About Me

Sunday, June 26, 2005

Past the Magic Window - A short story

It was almost 11 years. Having returned to the city after a long break, and with plans of staying away for another decade atleast, it occured to me that I might be able to meet her today. Like the petunia plants at the onset of Autumn that adorned the library side walk, her images went out only to return every now and then - the Spring! I must have spent the more significant part of these 11 years ruminating about her. "Would she still smile with her head tilted to her left.. would the parfum on her still tantalize me the way it did almost a decade ago." The next few minutes would give me my answer.
Sitting in our favorite spot in the library, I re-played the words her friend had told me the previous eve.. "Oh! She.. Hmm.. she still sits in the same place at the library...every working day from 5 to 5 30 in the evening..". She had come to become an essential component of the library, as much as the art deco that brought subtle beauty to the walls designed to compliment the Kafkas, the Joseph Conrads and other eclectic books.
Every few minutes, a car's sound would be heard from the Greco-style window raised high above the side wall I was sitting close to. I was sure she still drove the same car, she was someone who respected values and held onto things old, like a sentimental fool. The sound of the cars would start off with a hum, indicating they had taken the final right turn into the path that ran parallel to the old wall, and then like a Shakespearan tempest, rise in pitch as they approached the window. The sound would then either disappear into the silent chaos that seemed to occupy all land beyond the wall or come to a decisive halt at the parking lot, only a few yards after the window level.
Sometimes, someone comes into your life, uninvited and give you the best moments of it. Moments that you come to cherish and moments that you enact in your mind, over and over again. Each time you relive one of the moments, some aspect of it would be lost, until at a point, only the bare necessities of the moment survive, the original having completely been over written. My thoughts drifted to the time when as someone just out of college, and during the first days of work at the nearby Metropolitan Hospital, I would hurry out at the stroke of 5. She would take a walk across the road from the shop she helped her father's friend run, and come to the library to make my day.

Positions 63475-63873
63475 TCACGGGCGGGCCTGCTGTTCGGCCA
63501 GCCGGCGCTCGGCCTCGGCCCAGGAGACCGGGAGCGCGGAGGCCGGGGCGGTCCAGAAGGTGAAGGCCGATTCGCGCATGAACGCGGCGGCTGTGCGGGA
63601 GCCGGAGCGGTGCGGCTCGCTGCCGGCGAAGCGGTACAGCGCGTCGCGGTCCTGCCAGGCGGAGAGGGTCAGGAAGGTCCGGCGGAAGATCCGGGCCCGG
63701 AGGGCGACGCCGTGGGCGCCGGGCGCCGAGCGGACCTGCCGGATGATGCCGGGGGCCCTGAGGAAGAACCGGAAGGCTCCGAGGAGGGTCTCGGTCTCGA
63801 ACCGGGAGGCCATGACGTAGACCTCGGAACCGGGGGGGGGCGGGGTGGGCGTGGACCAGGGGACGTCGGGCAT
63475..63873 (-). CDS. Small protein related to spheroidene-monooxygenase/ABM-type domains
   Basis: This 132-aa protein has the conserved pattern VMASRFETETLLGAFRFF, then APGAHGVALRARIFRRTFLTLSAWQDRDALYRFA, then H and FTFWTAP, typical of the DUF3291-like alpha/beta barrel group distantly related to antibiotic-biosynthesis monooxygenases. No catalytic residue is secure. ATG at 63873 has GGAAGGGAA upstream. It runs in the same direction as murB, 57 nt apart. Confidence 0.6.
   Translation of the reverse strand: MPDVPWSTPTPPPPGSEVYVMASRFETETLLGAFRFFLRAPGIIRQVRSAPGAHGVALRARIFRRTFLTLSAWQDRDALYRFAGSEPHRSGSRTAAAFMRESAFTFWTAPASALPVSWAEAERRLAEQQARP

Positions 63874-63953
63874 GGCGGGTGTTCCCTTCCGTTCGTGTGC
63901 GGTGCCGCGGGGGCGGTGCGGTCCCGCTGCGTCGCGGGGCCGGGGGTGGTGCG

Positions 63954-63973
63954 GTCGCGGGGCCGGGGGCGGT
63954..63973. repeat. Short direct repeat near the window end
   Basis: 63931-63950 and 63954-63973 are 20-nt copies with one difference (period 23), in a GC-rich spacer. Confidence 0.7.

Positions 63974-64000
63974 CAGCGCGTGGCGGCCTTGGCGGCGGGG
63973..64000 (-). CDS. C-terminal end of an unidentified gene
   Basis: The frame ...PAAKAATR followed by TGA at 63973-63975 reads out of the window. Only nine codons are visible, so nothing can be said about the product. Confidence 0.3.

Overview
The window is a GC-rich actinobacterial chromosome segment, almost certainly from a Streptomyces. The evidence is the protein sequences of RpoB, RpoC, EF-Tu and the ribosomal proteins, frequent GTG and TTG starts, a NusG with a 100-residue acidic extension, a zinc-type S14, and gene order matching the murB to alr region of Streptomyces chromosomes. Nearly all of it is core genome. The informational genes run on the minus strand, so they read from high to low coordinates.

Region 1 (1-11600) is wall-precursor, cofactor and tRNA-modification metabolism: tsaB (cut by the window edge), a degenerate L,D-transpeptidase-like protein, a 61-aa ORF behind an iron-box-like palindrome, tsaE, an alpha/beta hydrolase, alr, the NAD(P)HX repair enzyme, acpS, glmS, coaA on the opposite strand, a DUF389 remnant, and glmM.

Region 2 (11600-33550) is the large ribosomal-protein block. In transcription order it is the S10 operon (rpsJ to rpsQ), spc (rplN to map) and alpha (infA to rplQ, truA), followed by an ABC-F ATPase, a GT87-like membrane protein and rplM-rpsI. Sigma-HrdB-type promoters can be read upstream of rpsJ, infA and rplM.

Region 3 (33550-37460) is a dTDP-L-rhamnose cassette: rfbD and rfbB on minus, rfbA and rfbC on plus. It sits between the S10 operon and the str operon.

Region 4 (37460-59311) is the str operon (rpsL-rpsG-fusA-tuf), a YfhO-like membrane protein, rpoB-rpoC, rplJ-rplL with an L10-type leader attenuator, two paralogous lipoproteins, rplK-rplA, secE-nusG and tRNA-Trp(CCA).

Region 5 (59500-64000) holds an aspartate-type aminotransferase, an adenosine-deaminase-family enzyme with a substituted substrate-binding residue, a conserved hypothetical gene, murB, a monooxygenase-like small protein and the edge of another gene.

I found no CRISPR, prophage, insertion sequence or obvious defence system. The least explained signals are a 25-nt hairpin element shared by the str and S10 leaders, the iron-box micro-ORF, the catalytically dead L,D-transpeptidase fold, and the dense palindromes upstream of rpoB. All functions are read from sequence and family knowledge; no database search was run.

"Screeeeeeech!!'. That sounded like the noise I had been waiting for all the while. In the few seconds in which I sent myself back in time, the car had taken the turn and come to an abrupt halt at the parking lot. Very much the way she did years ago. At that point, looking at the dilated pupils in my eyes, a medico would have vouched for the need of a quick run-up on my heart. The hold on my keychain tightened as my sweaty palm embraced it with a venomous grip. The door turned open and in walked a lady. All nervousness vanished at that moment. It wasn't her. Instead it was the old librarian, Mrs. Kiran checking in. Mrs. Kiran, the very person we despised during our brief intimate periods of interaction, though all she did in asking us to stay quiet during those days, was her duty. Inspite of the fading years, she seemed to remember me vividly. Maybe it was the seat I had occupied that made it easy. Maybe it was because, my appearance hadn't changed significantly much during the time. Did she remember her too!
Never one to increase the length of a conversation beyond what was needed, she uttered in quick syllables, "Good evening, its been a long time! The notice outside..er...the library is closed the whole week, but if there is something special your looking for.............".

Friday, June 24, 2005

Crass media attention - Sania Mirza as a victim

Yesterday, while going through one of the mid sized papers in this part of the country, The Pioneer and another larger paper, The Indian Express, I came across a picture of Sania Mirza in each of the papers.
These pictures were of her taken during the match against Svetlana Kuznetsova in the second round of Wimbledon. After a brilliant fight, our girl who is on the journey to become a lady, lost to Svetlana. The photo in the first newspaper had her squatting on the ground using the inside of her ankles, in a semi-slumping way. Under the guise of showing a Mirza who is famished after the match, the newspaper was trying to display as much of skin of hers as were visible. The other photo had her upper hand in the dropping motion after one of her first serves. This photo too had her tee moved up due to the serve.